Rep. Lamar Smith (R-TX) last week hurled another accusation at the National Oceanic and Atmospheric Administration (NOAA) in an attempt to discredit a study on climate change the agency published in June.
Smith, the chairman of the House Science Committee, penned an op-ed for the Washington Times stating that the NOAA purposefully ignored satellite data and instead used data on the earth’s surface temperature in order to support the belief that climate change is real. He is targeting a climate study that used an updated data set on ocean and earth temperatures. That NOAA study contradicted earlier research showing that global warming has slowed.
The op-ed is the latest move in Smith’s months-long crusade against NOAA. The Republican congressman has issued a subpoena of NOAA scientists’ internal communications about the study and has threatened to subpoena the NOAA’s parent agency, the Commerce Department, if the NOAA does not turn over the documents. However, the NOAA has continuously refused to turn over the internal documents, citing the importance of the confidentiality of scientists’ discussion.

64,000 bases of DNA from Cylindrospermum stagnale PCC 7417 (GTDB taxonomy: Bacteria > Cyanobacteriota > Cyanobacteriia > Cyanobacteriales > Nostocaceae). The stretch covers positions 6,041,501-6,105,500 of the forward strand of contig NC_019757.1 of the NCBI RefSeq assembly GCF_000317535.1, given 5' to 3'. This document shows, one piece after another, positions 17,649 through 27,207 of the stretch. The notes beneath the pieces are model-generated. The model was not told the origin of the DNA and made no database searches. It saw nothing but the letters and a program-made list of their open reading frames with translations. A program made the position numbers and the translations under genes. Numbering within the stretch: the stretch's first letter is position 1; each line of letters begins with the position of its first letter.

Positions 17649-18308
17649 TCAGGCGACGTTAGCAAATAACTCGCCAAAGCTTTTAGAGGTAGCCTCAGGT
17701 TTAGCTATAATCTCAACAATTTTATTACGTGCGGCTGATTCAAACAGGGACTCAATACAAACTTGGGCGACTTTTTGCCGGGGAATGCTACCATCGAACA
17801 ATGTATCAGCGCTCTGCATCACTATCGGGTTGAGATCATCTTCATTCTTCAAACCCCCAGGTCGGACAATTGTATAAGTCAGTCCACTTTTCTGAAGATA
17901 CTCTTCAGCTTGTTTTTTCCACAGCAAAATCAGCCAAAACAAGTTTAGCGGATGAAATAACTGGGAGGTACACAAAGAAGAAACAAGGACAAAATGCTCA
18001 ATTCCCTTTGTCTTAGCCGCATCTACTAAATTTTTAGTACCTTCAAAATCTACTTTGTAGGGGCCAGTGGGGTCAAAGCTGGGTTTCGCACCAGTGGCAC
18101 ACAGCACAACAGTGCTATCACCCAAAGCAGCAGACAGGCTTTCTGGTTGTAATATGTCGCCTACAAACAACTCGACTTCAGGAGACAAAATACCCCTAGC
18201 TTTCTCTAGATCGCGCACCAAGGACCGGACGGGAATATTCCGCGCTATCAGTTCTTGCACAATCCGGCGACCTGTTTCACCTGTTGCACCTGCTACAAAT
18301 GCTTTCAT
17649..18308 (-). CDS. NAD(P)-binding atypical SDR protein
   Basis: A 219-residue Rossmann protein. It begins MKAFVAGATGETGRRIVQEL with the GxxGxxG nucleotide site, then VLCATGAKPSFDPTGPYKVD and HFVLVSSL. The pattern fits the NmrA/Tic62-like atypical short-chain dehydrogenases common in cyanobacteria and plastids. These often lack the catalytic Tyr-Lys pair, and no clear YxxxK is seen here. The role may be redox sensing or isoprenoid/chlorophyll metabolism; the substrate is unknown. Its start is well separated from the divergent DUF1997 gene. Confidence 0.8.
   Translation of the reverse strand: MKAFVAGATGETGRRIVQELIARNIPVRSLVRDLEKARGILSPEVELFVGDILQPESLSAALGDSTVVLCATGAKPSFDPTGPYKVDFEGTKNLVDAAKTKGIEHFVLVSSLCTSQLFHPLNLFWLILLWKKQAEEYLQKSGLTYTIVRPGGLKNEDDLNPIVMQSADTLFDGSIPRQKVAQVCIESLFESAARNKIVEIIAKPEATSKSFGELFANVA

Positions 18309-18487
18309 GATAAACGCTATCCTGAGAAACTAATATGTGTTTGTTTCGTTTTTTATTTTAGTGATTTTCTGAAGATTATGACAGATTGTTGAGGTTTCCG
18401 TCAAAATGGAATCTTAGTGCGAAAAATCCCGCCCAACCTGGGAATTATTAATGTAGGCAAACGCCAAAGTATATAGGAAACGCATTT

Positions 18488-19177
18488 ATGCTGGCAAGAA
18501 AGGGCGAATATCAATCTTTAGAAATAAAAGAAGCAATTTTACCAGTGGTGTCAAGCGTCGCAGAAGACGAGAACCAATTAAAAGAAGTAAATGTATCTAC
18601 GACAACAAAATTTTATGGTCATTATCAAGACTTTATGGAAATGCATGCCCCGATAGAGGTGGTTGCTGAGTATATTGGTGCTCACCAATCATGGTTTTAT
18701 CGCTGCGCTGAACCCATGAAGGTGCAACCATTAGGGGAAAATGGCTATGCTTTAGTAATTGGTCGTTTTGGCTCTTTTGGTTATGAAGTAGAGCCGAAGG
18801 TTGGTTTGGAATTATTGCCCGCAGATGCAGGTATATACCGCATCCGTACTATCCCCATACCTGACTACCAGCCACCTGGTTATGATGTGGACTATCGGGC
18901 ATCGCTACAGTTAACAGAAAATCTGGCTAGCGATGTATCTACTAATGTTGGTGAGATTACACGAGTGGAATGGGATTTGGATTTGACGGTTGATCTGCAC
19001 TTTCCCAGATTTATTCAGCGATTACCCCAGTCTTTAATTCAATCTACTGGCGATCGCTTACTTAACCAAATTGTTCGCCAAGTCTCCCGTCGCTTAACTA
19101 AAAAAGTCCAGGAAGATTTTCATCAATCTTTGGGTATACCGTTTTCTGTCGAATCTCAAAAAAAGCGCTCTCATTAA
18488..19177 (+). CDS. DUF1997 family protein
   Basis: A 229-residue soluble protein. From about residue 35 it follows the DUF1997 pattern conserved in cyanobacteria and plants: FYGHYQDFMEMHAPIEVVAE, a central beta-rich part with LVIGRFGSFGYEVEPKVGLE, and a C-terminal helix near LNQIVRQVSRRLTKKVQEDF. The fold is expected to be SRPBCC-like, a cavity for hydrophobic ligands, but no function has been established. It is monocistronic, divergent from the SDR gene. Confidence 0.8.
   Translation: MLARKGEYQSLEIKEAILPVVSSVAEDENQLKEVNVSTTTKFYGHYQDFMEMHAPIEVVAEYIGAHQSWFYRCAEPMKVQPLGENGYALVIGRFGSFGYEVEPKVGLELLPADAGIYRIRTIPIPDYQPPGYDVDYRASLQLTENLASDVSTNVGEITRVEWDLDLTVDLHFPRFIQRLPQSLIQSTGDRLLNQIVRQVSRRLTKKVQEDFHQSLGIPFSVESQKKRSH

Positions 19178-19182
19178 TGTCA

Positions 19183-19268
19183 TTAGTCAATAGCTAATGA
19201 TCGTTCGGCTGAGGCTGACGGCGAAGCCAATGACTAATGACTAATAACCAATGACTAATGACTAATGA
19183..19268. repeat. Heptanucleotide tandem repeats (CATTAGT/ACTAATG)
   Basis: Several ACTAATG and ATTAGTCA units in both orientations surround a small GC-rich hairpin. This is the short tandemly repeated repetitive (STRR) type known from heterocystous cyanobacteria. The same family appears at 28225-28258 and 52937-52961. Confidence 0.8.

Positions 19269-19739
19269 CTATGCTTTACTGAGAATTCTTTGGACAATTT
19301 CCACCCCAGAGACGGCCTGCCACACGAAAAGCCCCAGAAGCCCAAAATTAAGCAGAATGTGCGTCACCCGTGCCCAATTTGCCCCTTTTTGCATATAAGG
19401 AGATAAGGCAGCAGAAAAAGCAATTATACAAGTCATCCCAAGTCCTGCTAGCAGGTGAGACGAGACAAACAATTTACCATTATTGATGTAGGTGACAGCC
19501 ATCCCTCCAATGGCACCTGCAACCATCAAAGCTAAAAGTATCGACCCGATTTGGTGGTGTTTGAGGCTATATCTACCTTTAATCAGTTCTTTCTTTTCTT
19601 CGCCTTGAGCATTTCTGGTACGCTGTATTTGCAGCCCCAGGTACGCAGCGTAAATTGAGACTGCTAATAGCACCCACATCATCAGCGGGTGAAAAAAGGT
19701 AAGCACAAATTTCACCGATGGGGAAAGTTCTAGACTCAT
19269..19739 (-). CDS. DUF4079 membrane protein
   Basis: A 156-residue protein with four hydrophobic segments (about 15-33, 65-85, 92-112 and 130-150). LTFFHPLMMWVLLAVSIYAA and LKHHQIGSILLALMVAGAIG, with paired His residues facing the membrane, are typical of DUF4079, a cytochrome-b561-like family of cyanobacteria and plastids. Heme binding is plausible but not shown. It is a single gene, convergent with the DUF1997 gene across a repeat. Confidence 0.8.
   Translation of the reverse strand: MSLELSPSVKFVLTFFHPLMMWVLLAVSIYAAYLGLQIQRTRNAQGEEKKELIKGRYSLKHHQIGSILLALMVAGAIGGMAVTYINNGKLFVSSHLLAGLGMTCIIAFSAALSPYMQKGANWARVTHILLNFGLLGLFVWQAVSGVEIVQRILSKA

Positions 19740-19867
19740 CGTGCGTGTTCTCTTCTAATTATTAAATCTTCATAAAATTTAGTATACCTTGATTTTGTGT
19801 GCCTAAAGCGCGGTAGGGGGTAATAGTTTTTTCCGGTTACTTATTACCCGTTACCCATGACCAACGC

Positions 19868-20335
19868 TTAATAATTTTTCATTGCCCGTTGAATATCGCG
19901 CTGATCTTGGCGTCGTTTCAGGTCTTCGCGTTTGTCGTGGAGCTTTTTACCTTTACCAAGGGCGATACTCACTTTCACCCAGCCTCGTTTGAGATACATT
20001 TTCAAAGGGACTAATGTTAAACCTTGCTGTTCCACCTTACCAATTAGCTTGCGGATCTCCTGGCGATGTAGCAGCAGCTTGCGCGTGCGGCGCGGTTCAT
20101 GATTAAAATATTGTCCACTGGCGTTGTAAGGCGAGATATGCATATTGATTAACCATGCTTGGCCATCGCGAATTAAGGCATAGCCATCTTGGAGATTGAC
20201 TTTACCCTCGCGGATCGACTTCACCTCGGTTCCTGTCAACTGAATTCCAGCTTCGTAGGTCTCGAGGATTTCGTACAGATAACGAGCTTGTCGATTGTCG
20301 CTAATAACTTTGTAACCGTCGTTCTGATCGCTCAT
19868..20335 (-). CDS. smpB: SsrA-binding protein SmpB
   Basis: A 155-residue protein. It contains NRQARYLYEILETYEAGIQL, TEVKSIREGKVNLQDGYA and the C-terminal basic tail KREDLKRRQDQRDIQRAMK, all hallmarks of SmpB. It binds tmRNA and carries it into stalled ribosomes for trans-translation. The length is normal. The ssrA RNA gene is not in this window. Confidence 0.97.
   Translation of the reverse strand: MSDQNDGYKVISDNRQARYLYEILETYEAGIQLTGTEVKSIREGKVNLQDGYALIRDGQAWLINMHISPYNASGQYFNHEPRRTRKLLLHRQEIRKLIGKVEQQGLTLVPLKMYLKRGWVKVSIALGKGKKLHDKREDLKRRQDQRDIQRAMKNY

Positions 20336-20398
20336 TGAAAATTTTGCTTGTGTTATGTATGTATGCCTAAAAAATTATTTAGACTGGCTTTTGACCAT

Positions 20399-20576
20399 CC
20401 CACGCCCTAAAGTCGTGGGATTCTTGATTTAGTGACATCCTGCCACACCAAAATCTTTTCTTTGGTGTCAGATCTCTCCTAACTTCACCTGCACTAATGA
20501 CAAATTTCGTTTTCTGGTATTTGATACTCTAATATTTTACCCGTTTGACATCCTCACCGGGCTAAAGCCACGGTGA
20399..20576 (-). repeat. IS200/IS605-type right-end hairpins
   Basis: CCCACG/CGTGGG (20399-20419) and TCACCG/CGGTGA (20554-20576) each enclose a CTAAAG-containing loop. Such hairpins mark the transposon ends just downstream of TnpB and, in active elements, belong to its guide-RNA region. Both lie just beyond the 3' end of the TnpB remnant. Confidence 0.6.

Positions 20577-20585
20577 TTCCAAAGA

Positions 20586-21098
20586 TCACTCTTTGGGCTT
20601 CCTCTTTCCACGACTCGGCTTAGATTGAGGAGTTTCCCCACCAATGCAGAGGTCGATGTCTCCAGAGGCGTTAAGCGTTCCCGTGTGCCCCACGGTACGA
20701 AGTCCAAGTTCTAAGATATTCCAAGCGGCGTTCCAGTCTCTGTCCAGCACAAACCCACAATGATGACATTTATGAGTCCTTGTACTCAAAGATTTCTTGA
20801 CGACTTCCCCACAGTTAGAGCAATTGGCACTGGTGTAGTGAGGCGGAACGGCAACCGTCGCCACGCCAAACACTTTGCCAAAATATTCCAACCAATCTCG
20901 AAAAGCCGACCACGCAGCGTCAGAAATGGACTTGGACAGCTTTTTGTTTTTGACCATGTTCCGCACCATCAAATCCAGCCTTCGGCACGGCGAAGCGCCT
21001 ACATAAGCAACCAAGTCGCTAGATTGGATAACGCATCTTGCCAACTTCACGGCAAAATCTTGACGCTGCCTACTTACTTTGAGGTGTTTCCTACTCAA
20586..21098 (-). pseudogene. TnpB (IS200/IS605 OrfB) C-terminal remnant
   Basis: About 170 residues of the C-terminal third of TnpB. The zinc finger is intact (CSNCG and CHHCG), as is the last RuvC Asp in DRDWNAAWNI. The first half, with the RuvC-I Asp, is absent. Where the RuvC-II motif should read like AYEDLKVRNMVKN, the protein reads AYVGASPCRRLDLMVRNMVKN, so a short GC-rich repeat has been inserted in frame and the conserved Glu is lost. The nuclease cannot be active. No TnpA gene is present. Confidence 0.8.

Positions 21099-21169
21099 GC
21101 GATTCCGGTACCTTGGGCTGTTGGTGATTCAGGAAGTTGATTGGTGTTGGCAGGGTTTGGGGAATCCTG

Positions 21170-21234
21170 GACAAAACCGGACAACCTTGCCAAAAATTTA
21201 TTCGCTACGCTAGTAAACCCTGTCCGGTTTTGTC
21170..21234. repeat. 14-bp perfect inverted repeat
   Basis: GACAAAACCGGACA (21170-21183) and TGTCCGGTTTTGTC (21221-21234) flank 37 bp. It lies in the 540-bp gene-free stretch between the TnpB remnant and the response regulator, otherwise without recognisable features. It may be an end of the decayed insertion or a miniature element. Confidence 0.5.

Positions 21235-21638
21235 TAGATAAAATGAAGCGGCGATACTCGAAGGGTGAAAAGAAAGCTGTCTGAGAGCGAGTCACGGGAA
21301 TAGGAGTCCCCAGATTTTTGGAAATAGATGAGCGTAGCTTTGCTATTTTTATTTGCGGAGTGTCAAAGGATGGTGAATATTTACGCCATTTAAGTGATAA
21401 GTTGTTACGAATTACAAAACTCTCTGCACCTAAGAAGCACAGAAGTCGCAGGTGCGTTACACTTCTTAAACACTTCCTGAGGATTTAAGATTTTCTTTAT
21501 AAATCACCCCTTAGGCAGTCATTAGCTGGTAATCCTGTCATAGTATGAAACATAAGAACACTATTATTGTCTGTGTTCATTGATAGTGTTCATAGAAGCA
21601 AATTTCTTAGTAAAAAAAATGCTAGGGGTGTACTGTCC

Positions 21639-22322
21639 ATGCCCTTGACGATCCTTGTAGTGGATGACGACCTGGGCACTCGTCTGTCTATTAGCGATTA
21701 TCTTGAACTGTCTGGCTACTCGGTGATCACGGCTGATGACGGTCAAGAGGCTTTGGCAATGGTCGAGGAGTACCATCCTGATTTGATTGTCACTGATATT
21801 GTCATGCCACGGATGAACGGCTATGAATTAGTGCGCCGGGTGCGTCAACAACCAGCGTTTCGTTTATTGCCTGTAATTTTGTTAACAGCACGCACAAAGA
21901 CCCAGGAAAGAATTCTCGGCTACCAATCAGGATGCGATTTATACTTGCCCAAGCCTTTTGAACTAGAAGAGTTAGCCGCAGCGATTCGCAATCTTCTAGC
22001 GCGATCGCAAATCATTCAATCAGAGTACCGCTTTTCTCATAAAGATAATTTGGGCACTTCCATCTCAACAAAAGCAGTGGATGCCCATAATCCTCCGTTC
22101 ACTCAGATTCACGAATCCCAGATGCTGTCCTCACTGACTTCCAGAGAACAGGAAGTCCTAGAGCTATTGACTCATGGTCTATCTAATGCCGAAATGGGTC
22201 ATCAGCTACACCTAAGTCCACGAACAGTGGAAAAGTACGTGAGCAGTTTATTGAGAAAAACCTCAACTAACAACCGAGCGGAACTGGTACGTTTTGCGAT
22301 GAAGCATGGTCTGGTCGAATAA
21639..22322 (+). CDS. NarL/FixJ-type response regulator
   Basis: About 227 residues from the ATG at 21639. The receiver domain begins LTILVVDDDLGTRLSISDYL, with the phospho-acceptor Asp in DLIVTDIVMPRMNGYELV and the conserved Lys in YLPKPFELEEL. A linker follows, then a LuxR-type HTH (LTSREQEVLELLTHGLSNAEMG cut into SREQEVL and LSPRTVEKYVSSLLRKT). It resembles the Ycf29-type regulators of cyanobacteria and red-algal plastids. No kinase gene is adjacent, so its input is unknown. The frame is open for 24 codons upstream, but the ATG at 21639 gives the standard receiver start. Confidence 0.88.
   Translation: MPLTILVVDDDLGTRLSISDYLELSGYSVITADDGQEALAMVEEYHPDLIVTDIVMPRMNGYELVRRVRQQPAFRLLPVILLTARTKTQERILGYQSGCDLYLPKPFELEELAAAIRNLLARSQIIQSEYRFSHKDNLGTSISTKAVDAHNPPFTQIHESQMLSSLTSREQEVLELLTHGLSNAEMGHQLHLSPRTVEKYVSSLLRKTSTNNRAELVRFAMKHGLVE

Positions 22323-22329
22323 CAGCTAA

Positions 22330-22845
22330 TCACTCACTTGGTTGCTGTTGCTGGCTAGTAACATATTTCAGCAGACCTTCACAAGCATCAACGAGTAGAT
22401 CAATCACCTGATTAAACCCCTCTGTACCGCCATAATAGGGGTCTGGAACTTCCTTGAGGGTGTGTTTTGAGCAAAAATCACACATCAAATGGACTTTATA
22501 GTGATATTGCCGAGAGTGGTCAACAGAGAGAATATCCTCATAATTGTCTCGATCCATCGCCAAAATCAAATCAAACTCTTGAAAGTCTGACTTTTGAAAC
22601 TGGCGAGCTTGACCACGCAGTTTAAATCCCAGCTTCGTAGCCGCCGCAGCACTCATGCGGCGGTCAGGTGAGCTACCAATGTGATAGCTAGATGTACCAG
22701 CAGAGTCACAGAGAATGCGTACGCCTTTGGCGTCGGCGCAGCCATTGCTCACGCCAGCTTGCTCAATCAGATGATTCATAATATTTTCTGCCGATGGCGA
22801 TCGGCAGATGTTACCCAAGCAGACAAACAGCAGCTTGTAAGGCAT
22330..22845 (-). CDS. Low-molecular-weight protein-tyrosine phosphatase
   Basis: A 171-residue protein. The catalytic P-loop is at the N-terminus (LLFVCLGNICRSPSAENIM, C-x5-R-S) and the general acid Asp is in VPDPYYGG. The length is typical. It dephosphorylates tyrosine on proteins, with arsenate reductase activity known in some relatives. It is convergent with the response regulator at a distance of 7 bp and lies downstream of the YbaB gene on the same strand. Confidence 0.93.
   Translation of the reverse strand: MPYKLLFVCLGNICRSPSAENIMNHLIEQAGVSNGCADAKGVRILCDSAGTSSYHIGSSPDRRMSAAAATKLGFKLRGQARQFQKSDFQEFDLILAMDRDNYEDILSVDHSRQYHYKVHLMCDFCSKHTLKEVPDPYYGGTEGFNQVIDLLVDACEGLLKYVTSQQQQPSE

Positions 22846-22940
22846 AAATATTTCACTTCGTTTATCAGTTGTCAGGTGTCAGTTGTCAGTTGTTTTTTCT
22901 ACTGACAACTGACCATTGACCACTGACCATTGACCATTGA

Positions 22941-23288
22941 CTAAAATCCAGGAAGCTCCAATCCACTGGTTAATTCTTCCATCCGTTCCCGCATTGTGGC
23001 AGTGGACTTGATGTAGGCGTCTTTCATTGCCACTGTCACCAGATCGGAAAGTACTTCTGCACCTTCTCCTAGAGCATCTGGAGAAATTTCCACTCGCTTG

Smith has accused the NOAA of altering “the data to get the results they needed to advance this administration’s extreme climate change agenda.”
In the Thursday op-ed, Smith wrote that surface temperature, such as the data analyzed by the NOAA, is often “flawed.” He claimed that satellite data is “considered by many to be the most objective” data related to global warming and lamented that the NOAA used surface temperature data.
“Instead, NOAA focused its study on surface temperature monitoring that is often flawed because these sites measure thousands of independent temperature readings and utilize a hodgepodge of different methods that have changed over time,” Smith wrote. “NOAA appears to pick and choose only data that confirms their bias. NOAA then disseminates this incomplete data to the media who manufacture alarming headlines but ignore the uncertainty of the conclusions.”
However, the Washington Post on Monday threw cold water on Smith’s claims about the reliability of satellite data. Sen. Ted Cruz (R-TX) has also cited satellite data to argue that the global temperature has not risen in the past 17 years.
The satellite argument cited by Smith and Cruz “selectively uses one type of data over others and starts the analysis with a single warm temperature year — 1998 — rather looking at the aggregate temperatures of multiple years (or decades),” according to the Post.
Carl Mears, a scientist cited by Cruz, told the Post’s Chris Mooney that satellite data sets have more “structural uncertainty” than ocean and land temperatures when it comes to measuring climate change.
Smith has also accused the NOAA of rushing the study to publication despite concerns from some NOAA employees. Yet, Science, the journal that published the NOAA study, rejected Smith’s claim, noting that the study went through a lengthier and more rigorous review process than the average paper published by the journal.